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Oyster mats — Homes for my friends
Do you like seafood? If so, try to imagine that the Indian River Lagoon is a huge seafood market, offering all kinds of delicious fish, crabs, shrimps, clams and oysters.
Humans have always depended on the lagoon for food, but humans can impact the lagoon in ways that can harm the food sources they prize. Consider the humble oyster, a tasty shellfish that lives on the bottom of the lagoon. Oysters can be cooked several different ways and can even be eaten raw. We snook don’t like them, but I hear that people find them tasty.
Beside making a good meal, oysters play an important role in keeping the lagoon clean and healthy. Oysters are filter-feeders: they draw water in over their gills through the beating of tiny, hair-like cilia (pronounced silly-ah). One adult oyster can filter about three gallons of water every hour, screening out tiny plankton and suspended particles that provide the oyster with food. Food gets trapped in the mucus on the gills, and is transported to the mouth, where it is eaten and digested. Think about how much water all the oysters in the lagoon can filter every hour. That’s a lot of cleaning up!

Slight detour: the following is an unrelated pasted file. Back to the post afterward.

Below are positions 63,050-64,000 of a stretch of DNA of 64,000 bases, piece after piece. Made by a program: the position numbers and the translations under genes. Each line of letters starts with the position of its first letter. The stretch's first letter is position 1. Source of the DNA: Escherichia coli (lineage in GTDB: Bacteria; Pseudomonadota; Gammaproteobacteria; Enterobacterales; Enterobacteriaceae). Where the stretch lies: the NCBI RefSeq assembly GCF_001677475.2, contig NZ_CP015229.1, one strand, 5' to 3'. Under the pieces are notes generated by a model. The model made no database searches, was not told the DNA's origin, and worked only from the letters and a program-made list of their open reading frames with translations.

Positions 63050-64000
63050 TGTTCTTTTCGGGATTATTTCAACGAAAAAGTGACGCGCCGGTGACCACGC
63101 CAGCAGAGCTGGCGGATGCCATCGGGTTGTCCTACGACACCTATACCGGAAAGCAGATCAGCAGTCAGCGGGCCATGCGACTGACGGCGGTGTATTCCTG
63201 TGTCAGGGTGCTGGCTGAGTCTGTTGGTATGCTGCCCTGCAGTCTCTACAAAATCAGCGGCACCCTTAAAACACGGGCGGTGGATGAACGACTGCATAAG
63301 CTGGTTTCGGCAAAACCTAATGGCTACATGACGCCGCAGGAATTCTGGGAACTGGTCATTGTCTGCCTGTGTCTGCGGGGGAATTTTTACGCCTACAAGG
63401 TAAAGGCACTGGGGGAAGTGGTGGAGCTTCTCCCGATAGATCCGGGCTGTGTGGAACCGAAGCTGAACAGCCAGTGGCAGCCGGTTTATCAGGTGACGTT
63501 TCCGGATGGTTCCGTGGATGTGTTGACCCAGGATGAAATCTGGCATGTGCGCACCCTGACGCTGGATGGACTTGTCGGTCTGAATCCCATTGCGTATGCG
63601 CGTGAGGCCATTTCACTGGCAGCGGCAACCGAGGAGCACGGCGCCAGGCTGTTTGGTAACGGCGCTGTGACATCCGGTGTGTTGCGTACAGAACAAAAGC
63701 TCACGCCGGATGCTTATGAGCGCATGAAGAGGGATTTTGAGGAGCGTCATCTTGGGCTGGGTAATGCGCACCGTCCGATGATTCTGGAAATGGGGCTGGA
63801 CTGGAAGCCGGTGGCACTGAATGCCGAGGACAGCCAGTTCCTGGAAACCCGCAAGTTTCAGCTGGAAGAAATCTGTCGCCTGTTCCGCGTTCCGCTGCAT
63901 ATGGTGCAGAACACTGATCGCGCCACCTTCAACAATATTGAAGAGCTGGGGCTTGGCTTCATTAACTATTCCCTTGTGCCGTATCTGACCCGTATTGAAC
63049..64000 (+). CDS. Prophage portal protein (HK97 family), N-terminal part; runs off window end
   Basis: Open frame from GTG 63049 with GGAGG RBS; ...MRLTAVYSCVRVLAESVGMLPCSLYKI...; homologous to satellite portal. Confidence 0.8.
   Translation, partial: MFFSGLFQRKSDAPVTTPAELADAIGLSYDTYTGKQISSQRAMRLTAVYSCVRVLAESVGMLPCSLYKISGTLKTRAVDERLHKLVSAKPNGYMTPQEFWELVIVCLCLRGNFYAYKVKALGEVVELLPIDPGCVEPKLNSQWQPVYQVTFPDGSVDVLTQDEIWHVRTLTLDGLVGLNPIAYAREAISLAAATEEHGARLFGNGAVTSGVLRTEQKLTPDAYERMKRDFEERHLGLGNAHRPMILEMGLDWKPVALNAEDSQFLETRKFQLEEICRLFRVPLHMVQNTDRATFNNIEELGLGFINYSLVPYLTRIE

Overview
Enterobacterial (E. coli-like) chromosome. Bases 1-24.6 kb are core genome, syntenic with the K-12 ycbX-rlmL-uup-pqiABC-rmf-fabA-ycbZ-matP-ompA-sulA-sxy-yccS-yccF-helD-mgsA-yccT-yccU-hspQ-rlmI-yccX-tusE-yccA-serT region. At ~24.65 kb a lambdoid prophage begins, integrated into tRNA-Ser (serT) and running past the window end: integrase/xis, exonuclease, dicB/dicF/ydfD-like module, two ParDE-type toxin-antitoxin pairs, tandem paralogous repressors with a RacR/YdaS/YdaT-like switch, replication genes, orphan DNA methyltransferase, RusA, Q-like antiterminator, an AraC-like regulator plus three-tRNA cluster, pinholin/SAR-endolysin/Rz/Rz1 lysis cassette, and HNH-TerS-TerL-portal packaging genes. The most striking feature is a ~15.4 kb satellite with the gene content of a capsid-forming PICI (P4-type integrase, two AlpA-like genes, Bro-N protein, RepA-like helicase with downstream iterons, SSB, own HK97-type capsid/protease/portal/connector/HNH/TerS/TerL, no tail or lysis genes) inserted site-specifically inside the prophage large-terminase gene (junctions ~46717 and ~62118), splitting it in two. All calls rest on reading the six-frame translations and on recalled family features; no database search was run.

The oyster’s greatest predators include crabs, sea birds, some types of snails and humans. At one time, oysters were plentiful in the lagoon. There were so many that Native Americans who lived near the lagoon would eat them by the thousands and pile the empty shells so high that they looked like hills. These garbage mounds are called shell middens and several of them can still be visited today.
Times have changed. Pollution, overharvesting and the damaging waves caused by boat traffic have reduced the number of oysters in the lagoon significantly.
But there is good news. Many volunteer groups, agencies, universities and others are leading projects to help save the oysters and rebuild oyster reefs throughout the Indian River Lagoon.
Children and adults are helping to make special mats that serve as the building blocks for new oyster reefs. Oyster shells are drilled and then attached to each mat. As the mats are finished, they are joined together and weighted down to help hold them in place. They are then placed over dead areas in oyster reefs to encourage new oysters to move in and settle down.
Scientists have learned that oyster shells release a chemical signal that tells floating oyster larvae where it’s safe to land and grow. The mats help to increase oyster growth and, over time, will help to rebuild many of the oyster reefs that have been lost. As new oyster reefs become established, other wildlife that depend on the reefs to survive will also return to repopulate damaged areas.